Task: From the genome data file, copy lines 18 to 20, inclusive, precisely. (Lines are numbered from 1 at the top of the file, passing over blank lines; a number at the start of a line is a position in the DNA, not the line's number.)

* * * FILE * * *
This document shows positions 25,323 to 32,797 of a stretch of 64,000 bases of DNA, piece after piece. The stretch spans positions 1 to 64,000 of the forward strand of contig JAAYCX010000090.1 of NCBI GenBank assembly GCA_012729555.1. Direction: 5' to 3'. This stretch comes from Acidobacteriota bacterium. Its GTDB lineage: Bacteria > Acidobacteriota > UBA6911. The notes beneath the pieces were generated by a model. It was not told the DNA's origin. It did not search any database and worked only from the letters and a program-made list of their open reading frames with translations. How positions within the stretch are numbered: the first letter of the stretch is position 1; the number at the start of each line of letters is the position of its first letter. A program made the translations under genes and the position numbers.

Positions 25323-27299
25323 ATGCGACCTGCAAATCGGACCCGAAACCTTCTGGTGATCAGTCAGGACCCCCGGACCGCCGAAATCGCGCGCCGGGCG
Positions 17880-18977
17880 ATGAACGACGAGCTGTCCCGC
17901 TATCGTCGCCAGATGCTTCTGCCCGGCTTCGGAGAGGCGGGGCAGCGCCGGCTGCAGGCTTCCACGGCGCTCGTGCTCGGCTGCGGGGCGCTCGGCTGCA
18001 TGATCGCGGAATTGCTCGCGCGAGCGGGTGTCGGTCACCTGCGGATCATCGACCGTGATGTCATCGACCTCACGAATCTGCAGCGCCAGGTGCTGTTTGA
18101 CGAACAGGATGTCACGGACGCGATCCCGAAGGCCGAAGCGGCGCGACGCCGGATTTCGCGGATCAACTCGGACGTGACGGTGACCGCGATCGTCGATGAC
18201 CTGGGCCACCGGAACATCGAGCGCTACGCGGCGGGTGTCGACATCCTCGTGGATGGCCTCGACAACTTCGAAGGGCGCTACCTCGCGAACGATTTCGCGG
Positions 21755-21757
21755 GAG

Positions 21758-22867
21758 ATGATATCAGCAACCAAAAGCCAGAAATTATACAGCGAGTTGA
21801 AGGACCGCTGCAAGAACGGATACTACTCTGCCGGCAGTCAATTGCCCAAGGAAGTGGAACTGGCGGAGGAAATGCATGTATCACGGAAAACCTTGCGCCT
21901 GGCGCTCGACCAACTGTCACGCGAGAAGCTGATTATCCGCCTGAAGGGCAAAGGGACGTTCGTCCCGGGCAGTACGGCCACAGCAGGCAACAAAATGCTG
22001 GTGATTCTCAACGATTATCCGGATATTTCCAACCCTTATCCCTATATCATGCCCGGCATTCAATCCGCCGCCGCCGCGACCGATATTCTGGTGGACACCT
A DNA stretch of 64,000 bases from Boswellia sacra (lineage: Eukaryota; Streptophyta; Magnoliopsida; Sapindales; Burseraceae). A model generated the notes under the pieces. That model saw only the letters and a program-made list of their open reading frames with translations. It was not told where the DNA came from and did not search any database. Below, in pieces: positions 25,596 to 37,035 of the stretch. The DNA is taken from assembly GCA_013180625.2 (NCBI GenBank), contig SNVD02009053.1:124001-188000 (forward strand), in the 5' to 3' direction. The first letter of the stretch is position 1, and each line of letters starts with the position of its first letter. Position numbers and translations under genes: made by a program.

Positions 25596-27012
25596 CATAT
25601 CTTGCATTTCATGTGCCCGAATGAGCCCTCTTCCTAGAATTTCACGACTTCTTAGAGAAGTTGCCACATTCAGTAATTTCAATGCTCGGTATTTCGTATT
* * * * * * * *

Positions 25596-27012
25596 CATAT
25601 CTTGCATTTCATGTGCCCGAATGAGCCCTCTTCCTAGAATTTCACGACTTCTTAGAGAAGTTGCCACATTCAGTAATTTCAATGCTCGGTATTTCGTATT